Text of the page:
Six Prudential employees other than Prescott have filed consents with the court to become "party plaintiff[s]" in this case. 29 U.S.C. § 216(b). By filing consents, they have tolled the statute of limitations on their claims, see 29 U.S.C. §§ 256-57, and with the conditional certification of the collective action, the six opt-ins become plaintiffs. Under 29 U.S.C. § 216(b), the plaintiff is not required to seek formal amendment pursuant to Rule 15 to add the opt-in plaintiffs. See Kaiser v. At the Beach, Inc., 2009 U.S. Dist. LEXIS 109362, at *18-19 (N.D. Okla. Nov. 24, 2009) (citing Brown v. Dunbar, 189 F.2d 871, 874 (2d Cir. 1951)); see also Prickett v. Dekalb County, 349 F.3d 1294, 1297 (11th Cir. 2003) ("[B]y referring to them as `party plaintiffs' Congress indicated that opt-in plaintiffs should have the same status in relation to the claims of the lawsuit as do the named plaintiffs."); Grayson, 79 F.3d at 1095 (holding that the `similarly situated' requirement of § 216(b) is "more elastic and less stringent than the requirements found in Rule 20"). If the collective action is later decertified, they will be dismissed without prejudice,Hipp, 252 F.3d at 1218 (quoting Mooney, 54 F.3d at 1214), and may pursue their claims individually or seek to rejoin this suit under Rule 20.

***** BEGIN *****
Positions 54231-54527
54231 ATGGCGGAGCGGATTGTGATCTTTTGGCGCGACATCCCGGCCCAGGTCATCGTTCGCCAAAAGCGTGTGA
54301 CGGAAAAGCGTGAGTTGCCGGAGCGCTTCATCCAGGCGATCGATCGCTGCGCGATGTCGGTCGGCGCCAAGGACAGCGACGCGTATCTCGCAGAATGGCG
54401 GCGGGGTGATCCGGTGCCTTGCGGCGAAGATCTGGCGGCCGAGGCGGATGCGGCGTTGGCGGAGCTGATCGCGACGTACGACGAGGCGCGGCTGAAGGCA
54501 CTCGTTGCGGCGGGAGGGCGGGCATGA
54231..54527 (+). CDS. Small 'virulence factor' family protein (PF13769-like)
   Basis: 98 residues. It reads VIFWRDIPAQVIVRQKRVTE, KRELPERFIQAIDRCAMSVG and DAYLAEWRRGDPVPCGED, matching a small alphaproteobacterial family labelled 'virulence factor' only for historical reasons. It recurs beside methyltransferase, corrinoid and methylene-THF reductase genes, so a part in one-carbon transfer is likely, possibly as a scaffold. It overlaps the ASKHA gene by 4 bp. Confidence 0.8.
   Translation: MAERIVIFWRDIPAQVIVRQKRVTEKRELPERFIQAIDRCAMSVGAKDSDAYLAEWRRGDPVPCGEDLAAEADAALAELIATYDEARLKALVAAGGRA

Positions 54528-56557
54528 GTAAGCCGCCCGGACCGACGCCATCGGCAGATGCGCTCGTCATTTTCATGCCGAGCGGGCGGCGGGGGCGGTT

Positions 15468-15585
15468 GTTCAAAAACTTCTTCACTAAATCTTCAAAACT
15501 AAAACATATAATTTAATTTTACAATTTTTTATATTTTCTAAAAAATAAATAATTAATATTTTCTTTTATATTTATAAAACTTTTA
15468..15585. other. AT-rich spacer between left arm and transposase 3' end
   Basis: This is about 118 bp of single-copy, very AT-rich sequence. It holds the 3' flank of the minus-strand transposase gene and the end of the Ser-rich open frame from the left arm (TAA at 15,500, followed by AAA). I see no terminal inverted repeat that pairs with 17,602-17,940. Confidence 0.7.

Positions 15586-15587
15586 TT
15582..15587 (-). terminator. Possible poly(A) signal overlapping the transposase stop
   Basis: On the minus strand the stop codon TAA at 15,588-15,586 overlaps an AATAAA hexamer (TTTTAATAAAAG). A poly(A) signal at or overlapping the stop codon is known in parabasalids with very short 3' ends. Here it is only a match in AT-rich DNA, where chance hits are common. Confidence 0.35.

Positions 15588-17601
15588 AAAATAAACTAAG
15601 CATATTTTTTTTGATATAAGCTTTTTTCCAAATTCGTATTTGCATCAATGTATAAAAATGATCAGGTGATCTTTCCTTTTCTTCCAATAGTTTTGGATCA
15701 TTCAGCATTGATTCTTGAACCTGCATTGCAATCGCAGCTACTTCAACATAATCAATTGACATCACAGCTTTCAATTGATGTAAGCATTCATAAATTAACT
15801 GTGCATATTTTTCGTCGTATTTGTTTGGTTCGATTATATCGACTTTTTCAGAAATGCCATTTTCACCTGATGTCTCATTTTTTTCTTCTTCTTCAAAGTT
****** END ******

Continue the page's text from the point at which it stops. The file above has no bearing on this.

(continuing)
The plaintiff's Motion for Certification of Collective Action is GRANTED IN PART. A collective action is conditionally certified to include all current and former hourly disability claims handlers, regardless of job title, employed on an hourly basis by Prudential Insurance Company of America in Maine or New Jersey at any time within three years of the date that notice issues.